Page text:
When the wife of the Shogun's Decapitator is murdered and he is ordered to commit suicide by the paranoid Shogun, he and his four-year-old son escape and become assassins for hire, embarking on a journey of blood and violent death.
The original theatrical USA release of the 1970s had the "origin" flashback from Lone Wolf and Cub: Sword of Vengeance ("Lone Wolf and Cub: Sword of Vengeance") edited in, was dubbed into English, and retitled "Lightning Swords of Death." In the 1990s and without the flashback, that was released panned-&-scanned on VHS as "Lupine Wolf." See more »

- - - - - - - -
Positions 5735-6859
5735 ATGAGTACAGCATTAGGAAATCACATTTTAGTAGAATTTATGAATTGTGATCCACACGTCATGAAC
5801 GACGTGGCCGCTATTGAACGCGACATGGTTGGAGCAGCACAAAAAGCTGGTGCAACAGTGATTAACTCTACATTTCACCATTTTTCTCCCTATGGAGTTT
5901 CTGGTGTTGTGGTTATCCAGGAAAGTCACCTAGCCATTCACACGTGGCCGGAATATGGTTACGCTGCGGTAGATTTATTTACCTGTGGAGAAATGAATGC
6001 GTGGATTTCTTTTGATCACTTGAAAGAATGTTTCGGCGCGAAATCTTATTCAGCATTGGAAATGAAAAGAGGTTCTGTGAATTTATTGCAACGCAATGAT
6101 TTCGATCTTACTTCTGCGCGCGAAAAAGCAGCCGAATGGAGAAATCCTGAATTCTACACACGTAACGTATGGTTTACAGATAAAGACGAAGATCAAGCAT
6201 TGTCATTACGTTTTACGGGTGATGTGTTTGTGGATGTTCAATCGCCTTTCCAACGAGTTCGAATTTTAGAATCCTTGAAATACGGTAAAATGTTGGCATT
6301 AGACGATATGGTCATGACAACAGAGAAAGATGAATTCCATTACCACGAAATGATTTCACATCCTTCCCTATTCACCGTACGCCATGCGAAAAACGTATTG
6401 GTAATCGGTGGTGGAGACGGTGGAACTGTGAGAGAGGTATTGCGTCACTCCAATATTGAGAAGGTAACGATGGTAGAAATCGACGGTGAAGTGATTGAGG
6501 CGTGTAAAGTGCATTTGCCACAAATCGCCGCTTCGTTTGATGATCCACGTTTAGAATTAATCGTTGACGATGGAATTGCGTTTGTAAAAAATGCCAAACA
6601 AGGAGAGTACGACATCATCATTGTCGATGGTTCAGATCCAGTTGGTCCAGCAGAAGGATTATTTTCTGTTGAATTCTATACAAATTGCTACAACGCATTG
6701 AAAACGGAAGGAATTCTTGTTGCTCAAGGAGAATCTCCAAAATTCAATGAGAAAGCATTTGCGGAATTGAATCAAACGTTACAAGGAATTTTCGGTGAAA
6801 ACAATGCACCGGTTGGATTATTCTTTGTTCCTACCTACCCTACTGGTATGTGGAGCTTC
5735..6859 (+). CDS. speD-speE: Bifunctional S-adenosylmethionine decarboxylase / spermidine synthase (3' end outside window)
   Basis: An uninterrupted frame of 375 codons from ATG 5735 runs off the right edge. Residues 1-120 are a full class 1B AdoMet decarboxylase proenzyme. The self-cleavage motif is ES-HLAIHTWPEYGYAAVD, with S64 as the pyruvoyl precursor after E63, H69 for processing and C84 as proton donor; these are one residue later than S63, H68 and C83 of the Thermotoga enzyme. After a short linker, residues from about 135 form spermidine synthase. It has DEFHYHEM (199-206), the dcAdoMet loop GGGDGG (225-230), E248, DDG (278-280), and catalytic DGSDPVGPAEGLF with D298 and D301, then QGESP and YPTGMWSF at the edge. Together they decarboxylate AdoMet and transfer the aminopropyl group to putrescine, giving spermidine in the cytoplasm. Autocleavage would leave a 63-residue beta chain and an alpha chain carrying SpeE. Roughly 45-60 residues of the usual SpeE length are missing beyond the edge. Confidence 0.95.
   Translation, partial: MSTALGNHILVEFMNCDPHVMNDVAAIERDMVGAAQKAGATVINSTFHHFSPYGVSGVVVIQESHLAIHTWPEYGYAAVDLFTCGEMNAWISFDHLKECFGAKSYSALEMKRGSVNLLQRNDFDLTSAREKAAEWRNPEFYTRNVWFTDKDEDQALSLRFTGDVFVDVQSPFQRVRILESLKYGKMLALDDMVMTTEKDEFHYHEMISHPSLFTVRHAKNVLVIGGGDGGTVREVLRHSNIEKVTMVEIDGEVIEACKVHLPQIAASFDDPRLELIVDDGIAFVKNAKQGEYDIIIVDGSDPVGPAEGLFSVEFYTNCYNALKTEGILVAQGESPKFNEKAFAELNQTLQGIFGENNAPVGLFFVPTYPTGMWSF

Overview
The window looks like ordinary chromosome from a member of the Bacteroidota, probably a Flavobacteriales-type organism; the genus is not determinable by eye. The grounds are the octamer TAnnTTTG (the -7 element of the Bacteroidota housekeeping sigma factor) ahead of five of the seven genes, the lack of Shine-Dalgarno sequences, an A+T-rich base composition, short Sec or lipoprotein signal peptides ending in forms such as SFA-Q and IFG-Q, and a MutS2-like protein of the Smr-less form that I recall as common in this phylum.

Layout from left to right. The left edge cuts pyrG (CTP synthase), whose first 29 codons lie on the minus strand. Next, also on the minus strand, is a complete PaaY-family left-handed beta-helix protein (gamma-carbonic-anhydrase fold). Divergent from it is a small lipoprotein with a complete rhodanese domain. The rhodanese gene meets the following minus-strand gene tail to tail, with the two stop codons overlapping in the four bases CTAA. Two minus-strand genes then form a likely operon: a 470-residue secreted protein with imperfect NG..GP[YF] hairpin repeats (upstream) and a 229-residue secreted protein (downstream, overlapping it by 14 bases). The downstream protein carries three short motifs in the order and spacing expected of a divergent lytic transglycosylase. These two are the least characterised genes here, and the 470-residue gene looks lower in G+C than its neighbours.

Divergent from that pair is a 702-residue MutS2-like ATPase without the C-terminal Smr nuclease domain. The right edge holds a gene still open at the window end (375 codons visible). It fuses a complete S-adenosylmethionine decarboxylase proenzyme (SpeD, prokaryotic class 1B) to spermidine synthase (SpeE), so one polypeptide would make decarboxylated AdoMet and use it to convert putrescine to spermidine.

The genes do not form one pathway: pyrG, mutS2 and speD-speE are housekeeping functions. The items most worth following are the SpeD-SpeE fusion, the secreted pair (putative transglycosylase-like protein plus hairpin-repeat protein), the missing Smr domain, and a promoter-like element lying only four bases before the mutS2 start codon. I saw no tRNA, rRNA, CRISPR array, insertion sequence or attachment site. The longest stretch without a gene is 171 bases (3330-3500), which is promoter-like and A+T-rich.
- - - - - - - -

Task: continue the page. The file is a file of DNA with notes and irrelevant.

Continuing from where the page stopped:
A wandering ronin and his young son continue their journey through feudal Japan, taking contracts when afforded the opportunity and facing assassination with each step. This chapter seems dedicated to clarifying our disgraced samurai's complicated code of honor. Though he'll gladly slice through an almost unlimited number of strangers in battle, Ittō's vision isn't clouded by a perennial bloodlust. We see restraint in several dangerous situations, respect for principled opponents, loyalty to his word and, in the film's most memorable scene, a willingness to take vicious punishment in lieu of the innocently accused. The story feels more episodic than ever, with various scenes playing out like a classic movie serial and an unresolved conflict lingering at the credits. Given the rate at which they were churning these things out in the early '70s, maybe there's something to that. The action is reliably good, still fresh and creative after three feature-lengths, though the gigantic slaughter instigated at the climax (ambushed, Ittō single-handedly takes out fifty men and a trio of mounted officers) does stretch things a bit. Wise, then, that the film went back to basics almost immediately after, closing the action with an eerily quiet, respectful duel amidst the dust of that epic battlefield.
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